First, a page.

At Beyond, there was more than just music and song. There were also workshops, and some great talks too. One of those was given by Melinda Tankard Reist, a writer, researcher, and campaigner for women's rights; particularly dealing with issues like pornography (though this is becoming increasingly an issue for everyone), violence, sexualisation/objectification in media (and generally), sex trafficking, and sex work/prostitution. It's this last one that she was focussing on in her talk.
There was a lot that she talked about which I either already knew, or guessed. But it makes your blood boil to hear first-hand accounts of it from people who have 'worked in the industry', as you might put it. Something she kept coming back to - it's often called the oldest 'profession', or line of work, that there is. But what other professions do you know where people are regularly treated violently, sworn at, constantly degraded - and then told it's just 'part of the job'? And it's possible that you may know others who work as strippers/prostitutes/escorts who enjoy it, and are doing just fine. And there probably are people like that - but if there are even a few cases where this is happening, that's NOT okay. Not even remotely okay, no matter how much money that they pay. You can't buy the right to hurt someone, and abuse them however you like! Argh! Okay. Attempting to calm down. This gets me a bit emotional, as you may be able to tell. So yeah. It was a pretty powerful talk.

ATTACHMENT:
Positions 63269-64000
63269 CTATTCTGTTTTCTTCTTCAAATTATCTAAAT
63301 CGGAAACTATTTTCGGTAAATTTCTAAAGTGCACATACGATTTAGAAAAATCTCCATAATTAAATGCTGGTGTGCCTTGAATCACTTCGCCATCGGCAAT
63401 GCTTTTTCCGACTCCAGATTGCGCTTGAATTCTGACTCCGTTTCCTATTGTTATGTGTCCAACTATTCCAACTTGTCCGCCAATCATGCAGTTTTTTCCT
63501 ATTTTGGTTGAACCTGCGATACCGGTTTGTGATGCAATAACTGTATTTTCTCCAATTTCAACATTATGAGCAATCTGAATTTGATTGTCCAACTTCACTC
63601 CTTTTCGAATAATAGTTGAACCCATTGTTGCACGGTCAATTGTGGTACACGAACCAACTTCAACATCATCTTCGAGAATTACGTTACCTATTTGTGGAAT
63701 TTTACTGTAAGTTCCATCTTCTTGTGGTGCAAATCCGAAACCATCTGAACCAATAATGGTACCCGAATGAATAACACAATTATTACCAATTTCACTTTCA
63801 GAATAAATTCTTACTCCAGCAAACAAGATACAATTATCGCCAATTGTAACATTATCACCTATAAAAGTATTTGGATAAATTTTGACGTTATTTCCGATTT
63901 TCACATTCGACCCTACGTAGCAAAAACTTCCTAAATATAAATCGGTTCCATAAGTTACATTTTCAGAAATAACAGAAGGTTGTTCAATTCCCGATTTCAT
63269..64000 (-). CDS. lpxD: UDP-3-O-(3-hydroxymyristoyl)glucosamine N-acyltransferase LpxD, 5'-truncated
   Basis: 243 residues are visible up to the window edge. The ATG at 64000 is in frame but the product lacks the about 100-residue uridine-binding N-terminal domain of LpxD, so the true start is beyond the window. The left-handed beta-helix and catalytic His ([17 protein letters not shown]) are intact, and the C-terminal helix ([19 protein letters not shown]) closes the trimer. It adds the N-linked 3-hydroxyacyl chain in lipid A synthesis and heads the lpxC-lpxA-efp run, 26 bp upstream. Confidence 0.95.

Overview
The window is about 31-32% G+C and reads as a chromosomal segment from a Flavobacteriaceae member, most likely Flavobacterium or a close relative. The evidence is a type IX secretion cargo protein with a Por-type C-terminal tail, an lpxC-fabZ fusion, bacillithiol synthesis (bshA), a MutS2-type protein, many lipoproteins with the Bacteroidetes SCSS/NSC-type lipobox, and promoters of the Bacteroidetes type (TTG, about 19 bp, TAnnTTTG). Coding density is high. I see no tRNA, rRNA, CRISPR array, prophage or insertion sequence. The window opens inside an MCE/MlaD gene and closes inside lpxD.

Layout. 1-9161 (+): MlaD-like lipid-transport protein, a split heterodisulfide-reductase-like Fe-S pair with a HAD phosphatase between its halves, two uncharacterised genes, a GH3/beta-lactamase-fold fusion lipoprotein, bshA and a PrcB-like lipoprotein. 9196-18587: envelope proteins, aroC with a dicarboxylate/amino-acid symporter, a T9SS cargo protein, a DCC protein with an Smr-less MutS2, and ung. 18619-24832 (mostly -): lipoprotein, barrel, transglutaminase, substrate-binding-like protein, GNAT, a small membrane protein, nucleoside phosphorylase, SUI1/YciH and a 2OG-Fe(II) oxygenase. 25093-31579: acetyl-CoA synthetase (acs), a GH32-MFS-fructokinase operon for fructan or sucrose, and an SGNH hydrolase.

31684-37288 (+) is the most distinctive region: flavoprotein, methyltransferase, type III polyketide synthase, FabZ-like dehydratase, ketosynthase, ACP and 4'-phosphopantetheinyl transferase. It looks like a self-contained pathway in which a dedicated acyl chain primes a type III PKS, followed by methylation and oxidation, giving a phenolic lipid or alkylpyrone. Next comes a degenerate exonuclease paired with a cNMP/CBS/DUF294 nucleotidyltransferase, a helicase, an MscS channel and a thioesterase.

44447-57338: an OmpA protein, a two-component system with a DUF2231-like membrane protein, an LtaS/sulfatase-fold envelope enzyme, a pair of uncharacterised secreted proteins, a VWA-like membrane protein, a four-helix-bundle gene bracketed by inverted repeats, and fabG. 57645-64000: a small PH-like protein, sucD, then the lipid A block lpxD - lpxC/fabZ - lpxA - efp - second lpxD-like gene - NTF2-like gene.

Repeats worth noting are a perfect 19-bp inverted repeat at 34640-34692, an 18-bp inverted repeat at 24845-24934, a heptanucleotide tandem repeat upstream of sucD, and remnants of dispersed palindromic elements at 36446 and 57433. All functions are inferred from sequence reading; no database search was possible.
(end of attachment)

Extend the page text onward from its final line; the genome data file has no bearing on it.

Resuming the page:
More awesome, was she actually had someone there who had contributed one of the chapters to the book that she was talking about, where she told first-hand accounts of people in the sex industry. Her name was Alice - possibly (probably) a fake name, like the ones in the book, to protect her. They attract a fair bit of the not-so-good sort of attention.
Anyway, she had a pretty incredible story. It's not really one I can tell here, but you can read a bit of it in the blog two links back. It's....yeah. Pretty crazy. And she's incredibly brave to be able to share that, which was really awesome for us. She really went in deep into how it all effected her emotionally, and psychologically, even now, after she's been out for a little while. Because when you've been creating highways in your brain - it's hard to change their course. You have to create new highways; and that takes time, unfortunately. It's not an overnight thing.
What was probably one of the best things about it, was that it was the fullest gig that I saw in the venue that I was running sound for. It got pretty packed - the guy that played afterwards had it pretty tough! He did well, though. What disappointed me, though, was that there were almost no guys there at all.